I was working on a picture book a few days ago and was stuck and had no where to go. I scratched out a few terrible sentences … and they were really terrible. I wrote sentences I knew wouldn’t work, they were like flat cardboard placeholders shaping out the kitchen I knew would be coming.
I knew what I wanted to do, but I just didn’t know how to do it. That is why one must put stuff down. You are not putting down the perfect words. You are creating that blueprint, that cardboard mock up of the bright and shining kitchen you’ve dreamed of for so long.
The quartz countertops will come. The stainless steel double fridge will arrive. The curly maple cupboards will all work and fit in their places. There will be room for a dishwasher. But all these come later, and when they come it will get messy.
Your floor unfinished floor will irk you, because you want your slate tile to be installed now. You have holes here and there, and no under cabinet lighting because the contractor is three weeks late.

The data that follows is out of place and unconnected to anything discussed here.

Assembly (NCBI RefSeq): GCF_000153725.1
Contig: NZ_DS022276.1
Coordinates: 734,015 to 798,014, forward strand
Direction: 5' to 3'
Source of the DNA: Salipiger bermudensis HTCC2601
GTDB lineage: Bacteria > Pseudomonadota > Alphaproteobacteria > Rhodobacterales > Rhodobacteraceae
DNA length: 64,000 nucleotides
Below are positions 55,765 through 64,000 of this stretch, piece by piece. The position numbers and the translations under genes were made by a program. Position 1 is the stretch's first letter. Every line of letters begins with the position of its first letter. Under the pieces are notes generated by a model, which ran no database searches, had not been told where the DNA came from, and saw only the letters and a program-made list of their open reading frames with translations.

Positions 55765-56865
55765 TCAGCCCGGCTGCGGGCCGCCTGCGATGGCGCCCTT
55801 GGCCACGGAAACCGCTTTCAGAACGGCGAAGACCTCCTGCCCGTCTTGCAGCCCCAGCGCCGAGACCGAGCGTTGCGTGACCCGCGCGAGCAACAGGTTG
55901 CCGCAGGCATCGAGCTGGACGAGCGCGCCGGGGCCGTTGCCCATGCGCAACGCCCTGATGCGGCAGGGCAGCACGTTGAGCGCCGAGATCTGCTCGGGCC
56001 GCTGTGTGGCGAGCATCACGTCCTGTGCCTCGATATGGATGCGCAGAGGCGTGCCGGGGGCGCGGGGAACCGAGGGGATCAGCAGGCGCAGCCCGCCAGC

Things might stay messy for a time, but keep putting things in. Keep rearranging. Keep fitting things together, cleaning things up, and before you know it, that kitchen, that polished kitchen will be standing right before you. And you’ll be pulling melting chocolate cookies out of that double oven, reaching into your double fridge for a sweating half gallon of whole milk.
Will it turn out just how you had first envisioned it? Probably not. But it be the way it needed to be.
There is structure in the doing, in the laying out of a blueprint, in shopping for the right appliances, in finding the right tile for a blacksplash. But there is also art as well. Do not forget the art. Placing those kitchen puzzle pieces you so loving chose in aesthetic, conventional arrangements that provide for easy of use and functional design. This all is art. And it must begin with ideas and sketches and crumpled up-marked up blueprints.
The same is true for the picture book. We are all picture book craftsman trying to create a warm and inviting place to feed the child’s heart with joy, or truth, or love. I wish you the best, Sara, as you continue writing one sentence every day.